Why do so many theatrical reviews read like histories? It really doesn't matter how anything was performed in the past. The past no longer exists, I think this was a major theme of Mr. Holland's Opus or perhaps The Nutty Professor.

Now, today, you can see Cate Blanchett writhe and spread her legs as Claire, the youngest of the two maids in the employ of Madame (Elizabeth Debicki).  When older sister Solange (Huppert) puts her hand in her sister's mouth as she is straddling her, there is not a lot of thinking that has to go on to realize that this is the kind of fun we never end up seeing anywhere except pirate romance novels. The overall cumulative effect is something like if the girl of your dreams suddenly began slobbering all over you, jamming her fingers in your mouth.


The fact that a play from the late forties could still have any shock value in it at all shows how prudish American culture is, but that is the not-so-interesting part of watching Blanchett smear her makeup and monologue the inner desire she has to poison her fickle employer. Murder is less shocking than transcendent sex play; it is also a lot more understandable.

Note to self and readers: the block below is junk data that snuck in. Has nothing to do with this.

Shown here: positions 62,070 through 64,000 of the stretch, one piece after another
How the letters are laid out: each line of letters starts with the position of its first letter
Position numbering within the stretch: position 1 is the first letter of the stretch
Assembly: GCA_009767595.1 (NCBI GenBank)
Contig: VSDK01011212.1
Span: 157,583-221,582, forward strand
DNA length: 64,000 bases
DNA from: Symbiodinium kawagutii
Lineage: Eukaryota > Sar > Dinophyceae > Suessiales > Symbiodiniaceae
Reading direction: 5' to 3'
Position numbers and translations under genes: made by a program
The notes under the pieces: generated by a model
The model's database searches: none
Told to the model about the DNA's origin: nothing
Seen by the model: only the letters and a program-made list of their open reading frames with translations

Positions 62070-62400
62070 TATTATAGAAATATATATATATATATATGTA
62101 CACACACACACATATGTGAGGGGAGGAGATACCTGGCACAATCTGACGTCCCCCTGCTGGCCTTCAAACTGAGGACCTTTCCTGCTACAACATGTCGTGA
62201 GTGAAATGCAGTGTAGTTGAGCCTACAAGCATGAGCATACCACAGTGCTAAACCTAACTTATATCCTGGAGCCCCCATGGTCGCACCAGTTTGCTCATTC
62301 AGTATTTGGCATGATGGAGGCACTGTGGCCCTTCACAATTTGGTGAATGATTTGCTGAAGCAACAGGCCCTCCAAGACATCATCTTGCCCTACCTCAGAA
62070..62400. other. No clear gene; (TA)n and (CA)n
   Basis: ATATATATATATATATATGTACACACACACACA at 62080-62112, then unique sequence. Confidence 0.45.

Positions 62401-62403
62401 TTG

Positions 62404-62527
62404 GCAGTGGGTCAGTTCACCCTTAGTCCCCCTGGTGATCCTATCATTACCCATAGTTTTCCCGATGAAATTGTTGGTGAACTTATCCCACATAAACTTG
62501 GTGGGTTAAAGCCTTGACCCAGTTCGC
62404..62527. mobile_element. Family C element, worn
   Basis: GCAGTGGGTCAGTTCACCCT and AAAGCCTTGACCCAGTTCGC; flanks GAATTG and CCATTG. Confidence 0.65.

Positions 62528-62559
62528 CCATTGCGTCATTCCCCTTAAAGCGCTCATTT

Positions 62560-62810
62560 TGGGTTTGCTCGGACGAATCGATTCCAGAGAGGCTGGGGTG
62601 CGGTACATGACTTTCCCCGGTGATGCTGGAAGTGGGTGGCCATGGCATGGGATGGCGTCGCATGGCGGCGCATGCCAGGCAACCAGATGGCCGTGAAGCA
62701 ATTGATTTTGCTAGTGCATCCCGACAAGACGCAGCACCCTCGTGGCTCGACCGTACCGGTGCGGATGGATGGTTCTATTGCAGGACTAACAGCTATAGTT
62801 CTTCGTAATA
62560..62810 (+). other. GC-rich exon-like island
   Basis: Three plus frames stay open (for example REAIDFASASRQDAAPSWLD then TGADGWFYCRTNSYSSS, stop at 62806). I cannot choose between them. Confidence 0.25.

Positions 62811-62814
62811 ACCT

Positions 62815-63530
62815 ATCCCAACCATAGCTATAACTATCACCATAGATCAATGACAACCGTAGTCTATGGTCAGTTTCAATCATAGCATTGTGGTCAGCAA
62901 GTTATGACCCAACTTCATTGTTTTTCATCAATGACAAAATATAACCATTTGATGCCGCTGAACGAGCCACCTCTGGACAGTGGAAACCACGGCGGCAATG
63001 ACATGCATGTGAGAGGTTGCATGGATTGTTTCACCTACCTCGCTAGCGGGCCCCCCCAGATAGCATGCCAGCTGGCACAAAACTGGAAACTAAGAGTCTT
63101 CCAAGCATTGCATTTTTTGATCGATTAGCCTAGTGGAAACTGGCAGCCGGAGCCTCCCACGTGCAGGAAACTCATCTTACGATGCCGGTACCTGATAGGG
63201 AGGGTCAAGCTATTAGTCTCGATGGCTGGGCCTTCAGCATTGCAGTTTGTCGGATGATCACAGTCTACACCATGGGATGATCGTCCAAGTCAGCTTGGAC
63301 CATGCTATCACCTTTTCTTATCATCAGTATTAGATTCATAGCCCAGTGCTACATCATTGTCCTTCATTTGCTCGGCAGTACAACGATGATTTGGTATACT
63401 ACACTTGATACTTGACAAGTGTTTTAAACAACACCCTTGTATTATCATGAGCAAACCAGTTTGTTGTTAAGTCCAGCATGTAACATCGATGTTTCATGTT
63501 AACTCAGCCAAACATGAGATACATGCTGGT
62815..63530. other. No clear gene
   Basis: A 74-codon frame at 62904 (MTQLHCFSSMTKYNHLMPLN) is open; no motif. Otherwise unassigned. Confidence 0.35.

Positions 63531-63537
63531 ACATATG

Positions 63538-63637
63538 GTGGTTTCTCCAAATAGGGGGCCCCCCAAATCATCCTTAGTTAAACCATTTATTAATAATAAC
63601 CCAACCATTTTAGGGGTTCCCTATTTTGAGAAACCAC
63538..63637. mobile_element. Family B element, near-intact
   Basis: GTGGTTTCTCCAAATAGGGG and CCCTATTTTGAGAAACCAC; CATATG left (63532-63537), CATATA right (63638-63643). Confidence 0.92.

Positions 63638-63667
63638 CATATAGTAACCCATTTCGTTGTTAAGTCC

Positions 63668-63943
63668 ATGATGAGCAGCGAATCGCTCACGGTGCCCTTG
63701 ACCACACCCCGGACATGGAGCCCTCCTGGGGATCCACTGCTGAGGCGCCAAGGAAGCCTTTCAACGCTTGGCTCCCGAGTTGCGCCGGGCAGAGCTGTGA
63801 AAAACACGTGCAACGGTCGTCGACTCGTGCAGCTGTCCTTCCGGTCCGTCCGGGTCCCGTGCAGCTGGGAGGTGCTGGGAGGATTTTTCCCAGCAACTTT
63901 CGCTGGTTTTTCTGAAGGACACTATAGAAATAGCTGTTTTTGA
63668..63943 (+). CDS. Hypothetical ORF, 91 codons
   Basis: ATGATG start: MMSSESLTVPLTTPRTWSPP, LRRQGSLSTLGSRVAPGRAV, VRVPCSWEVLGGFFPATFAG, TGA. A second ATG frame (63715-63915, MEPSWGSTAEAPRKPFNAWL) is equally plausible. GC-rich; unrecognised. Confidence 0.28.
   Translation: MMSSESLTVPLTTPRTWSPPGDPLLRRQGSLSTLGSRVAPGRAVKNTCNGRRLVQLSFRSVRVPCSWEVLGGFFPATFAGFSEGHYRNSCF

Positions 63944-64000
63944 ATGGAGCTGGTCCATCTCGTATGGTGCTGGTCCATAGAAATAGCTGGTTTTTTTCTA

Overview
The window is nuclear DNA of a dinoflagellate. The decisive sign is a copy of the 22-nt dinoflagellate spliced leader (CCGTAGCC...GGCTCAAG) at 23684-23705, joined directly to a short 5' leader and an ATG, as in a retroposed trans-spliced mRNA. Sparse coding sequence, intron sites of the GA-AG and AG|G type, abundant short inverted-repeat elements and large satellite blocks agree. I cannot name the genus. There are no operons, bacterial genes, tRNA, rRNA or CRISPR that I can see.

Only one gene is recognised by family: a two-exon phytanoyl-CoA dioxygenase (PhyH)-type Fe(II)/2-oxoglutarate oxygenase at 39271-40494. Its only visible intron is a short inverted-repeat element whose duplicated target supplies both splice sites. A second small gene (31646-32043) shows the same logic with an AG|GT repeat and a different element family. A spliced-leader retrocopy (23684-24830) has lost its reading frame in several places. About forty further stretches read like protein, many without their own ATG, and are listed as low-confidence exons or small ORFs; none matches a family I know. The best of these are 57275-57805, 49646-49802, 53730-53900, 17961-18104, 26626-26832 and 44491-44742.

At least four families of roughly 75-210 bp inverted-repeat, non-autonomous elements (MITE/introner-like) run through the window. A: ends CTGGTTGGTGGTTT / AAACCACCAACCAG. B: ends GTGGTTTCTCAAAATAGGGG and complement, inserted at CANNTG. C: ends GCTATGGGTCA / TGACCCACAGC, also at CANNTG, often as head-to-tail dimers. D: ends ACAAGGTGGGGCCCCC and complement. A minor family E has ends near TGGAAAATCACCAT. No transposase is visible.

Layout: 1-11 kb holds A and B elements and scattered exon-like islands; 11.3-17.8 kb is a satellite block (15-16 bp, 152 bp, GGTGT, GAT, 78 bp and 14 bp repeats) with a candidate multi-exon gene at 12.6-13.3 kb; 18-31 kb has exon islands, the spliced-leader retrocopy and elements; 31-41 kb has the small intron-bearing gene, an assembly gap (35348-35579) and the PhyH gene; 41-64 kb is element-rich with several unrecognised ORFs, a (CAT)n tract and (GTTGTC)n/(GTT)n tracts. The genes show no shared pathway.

Cate's ministrations eventually make you realize that, is it really so bad when Bradley Cooper's girlfriend slobbers and jams her fingers down his throat?


Under the bright lights of NY City Center, Blanchett's face oscillates like a sun dial. She is always the center of any action on the stage, just subtle enough to not be overwhelming. Director Benedict Andrews dresses her older sister up more modestly, like the young girl she is not. Huppert's strong accent and sonorously low voice make her sound even more alien than her statuesque blonde sister, and the fact that she makes Blanchett's Claire seem normal is the basic premise of this production.


At some point an actress like Blanchett is just playing herself, or off herself. The latter is a lot more fun. The best part of The Maids occurs when Elizabeth Debicki finally enters the proceedings as Madame halfway through the play, and the natural order of things returns to the household.

We always find it easier to laugh when the existing social order is intact. Disturbingly, the most regular arrangement of individuals comforts us. It was either William F. Buckley or Genet who taught the West that there was a reason things were the way they were. I suppose in some twisted way those two men were peers and co-conspirators.

Hilton Als called this version of The Maids "a rip-off", I guess because there was a video screen, I am unclear on the actual reason. Watching a screen display what is already in front of you is a complete waste of time, but you have to remember that almost half the audience at the performance of The Maids I attended waited in line to get headphones that would assist with their ability to hear the show. If they squinted they might be able to tell Cate Blanchett apart from Elizabeth Debicki, but that would be the sole way they could do it. The only people who go to the theater are actresses, tourists and senior citizens, and it has always been this way.